Moncton, December 2, 2021—The New Brunswick government’s unexpected decision to increase the minimum wage without consultation comes at the worst possible time for small businesses, says the Canadian Federation of Independent Business (CFIB). Today, only 39 per cent of New Brunswick’s small businesses are at normal revenues and many are operating at a loss.
“This will not help to address New Brunswick’s labour challenges,” said Louis-Philippe Gauthier, CFIB’s Senior Director of Legislative Affairs, Atlantic. “The tightness in the labour market is already having an impact on wages—this decision by government will add even more pressure on the wage scales of employers who are paying above the minimum wage.”
In a recent CFIB survey, the increasing cost of doing business was the top concern of small business owners at 76 per cent, followed by supply chain challenges at 64 per cent. Commercial insurance rates continue to increase, and the largest Canada Pension Plan (CPP) rise to date will take effect in January. The average COVID-19-related debt of small businesses owners in Atlantic Canada now sits at $75,000 with owners reporting it will take two-plus years to repay.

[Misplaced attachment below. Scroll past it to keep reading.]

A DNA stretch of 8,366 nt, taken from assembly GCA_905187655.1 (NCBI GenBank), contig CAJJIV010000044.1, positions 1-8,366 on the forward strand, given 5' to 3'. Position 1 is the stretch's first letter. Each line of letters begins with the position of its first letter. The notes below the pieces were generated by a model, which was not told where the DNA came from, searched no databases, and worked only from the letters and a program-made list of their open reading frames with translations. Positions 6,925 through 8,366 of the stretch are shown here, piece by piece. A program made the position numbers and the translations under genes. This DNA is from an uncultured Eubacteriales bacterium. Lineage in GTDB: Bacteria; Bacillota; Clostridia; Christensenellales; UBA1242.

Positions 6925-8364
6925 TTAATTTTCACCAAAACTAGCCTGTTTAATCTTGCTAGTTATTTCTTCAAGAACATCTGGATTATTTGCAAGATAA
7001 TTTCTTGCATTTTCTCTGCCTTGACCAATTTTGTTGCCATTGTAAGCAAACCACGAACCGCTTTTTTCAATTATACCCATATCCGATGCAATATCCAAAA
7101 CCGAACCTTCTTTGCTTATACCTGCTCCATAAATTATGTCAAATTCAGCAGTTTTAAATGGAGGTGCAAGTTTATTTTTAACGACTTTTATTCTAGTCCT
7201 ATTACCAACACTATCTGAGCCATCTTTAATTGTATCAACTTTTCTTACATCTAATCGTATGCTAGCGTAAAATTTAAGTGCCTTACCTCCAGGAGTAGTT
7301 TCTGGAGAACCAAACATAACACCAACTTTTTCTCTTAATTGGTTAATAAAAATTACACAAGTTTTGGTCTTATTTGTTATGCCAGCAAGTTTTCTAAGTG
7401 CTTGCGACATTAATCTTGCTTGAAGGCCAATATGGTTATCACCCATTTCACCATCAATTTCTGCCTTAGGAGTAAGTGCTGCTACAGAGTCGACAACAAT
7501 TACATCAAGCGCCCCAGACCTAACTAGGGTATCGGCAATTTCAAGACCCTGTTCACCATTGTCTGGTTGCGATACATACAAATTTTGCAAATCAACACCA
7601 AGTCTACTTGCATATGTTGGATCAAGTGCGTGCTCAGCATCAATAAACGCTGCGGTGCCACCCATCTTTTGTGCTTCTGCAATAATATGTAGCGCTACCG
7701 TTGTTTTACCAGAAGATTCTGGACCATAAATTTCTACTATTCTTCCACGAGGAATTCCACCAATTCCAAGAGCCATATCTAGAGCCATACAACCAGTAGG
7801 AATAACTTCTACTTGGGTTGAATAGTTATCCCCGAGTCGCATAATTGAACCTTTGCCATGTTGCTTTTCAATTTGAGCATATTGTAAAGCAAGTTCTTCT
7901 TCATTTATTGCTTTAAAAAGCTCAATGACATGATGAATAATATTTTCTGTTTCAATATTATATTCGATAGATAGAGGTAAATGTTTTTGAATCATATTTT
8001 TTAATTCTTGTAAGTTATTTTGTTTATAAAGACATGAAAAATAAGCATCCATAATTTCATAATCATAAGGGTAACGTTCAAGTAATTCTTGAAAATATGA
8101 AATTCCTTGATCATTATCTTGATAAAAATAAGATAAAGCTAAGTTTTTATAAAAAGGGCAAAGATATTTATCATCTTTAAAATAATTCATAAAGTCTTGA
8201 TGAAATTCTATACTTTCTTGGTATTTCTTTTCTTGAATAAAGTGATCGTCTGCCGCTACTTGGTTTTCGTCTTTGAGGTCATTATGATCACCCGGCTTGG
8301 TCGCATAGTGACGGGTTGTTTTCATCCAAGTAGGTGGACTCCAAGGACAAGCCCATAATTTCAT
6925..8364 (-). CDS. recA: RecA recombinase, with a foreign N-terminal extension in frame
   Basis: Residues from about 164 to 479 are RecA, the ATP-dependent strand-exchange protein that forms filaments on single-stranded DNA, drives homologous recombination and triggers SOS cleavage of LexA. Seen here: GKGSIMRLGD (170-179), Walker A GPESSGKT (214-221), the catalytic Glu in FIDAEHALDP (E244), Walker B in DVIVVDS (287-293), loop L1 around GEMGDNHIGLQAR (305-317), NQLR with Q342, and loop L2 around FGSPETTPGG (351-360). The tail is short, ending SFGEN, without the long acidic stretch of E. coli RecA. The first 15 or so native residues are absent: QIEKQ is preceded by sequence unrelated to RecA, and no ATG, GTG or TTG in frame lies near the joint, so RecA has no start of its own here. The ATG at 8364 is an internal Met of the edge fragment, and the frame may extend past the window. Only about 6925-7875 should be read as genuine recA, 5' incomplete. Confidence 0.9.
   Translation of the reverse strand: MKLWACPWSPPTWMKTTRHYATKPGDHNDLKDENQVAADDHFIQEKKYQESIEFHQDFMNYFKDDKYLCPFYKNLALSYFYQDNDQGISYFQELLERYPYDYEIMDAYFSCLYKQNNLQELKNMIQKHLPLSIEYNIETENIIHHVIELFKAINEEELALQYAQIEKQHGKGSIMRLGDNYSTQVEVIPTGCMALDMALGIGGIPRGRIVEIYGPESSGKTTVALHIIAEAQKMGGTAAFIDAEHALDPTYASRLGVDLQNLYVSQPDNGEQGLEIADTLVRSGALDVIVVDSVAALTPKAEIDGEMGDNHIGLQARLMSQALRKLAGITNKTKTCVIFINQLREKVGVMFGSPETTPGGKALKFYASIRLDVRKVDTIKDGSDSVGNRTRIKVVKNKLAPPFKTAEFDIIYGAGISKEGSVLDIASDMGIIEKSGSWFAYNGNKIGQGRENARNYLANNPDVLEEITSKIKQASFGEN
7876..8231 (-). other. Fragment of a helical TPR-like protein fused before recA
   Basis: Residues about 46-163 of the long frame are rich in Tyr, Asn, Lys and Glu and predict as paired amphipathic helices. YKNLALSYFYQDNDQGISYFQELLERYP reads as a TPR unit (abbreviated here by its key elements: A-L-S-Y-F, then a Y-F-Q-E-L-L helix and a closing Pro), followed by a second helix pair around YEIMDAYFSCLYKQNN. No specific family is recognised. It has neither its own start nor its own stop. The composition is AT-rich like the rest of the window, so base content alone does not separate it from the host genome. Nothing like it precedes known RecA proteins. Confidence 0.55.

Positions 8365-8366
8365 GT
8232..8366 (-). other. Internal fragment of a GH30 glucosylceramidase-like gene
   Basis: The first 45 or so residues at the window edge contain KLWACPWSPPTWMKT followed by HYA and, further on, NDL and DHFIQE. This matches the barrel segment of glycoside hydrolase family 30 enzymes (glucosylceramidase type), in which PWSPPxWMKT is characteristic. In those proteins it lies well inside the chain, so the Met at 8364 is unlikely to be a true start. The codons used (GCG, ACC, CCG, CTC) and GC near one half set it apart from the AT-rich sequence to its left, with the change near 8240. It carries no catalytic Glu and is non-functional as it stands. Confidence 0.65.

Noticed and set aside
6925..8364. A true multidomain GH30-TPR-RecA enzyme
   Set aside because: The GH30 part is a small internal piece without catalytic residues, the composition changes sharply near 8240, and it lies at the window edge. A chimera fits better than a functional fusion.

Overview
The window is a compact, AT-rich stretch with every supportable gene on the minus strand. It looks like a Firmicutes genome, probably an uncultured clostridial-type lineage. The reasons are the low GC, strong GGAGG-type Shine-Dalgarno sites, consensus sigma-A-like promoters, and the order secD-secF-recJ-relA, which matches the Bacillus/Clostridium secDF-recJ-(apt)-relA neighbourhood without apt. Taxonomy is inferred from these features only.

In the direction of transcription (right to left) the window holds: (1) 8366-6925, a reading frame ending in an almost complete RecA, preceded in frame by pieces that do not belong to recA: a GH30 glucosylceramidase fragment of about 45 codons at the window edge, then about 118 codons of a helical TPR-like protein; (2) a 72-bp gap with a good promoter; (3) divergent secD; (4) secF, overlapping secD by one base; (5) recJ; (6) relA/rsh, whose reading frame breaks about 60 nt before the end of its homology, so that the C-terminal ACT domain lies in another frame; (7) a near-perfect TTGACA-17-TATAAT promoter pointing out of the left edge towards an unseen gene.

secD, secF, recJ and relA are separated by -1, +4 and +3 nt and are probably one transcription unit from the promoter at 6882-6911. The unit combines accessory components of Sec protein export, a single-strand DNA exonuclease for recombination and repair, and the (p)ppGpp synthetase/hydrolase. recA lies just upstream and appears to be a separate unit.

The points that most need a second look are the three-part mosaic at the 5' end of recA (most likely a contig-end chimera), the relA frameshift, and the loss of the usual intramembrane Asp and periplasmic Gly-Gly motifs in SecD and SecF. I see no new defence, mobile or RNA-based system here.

CFIB urges the New Brunswick government to reconsider the amplitude and timing of its decision. The small business community must be consulted on the best path forward and mitigation strategies should be considered.
For media inquiries or interviews, please contact:
Louis-Philippe Gauthier, Senior Director, Legislative Affairs Atlantic - 506-961-5706
The Canadian Federation of Independent Business (CFIB) is Canada’s largest association of small- and medium-sized businesses with 95,000 members across every industry and region, including 3,400 in New Brunswick. CFIB is dedicated to increasing business owners’ chances of success by driving policy change at all levels of government, providing expert advice and tools, and negotiating exclusive savings. Learn more at cfib.ca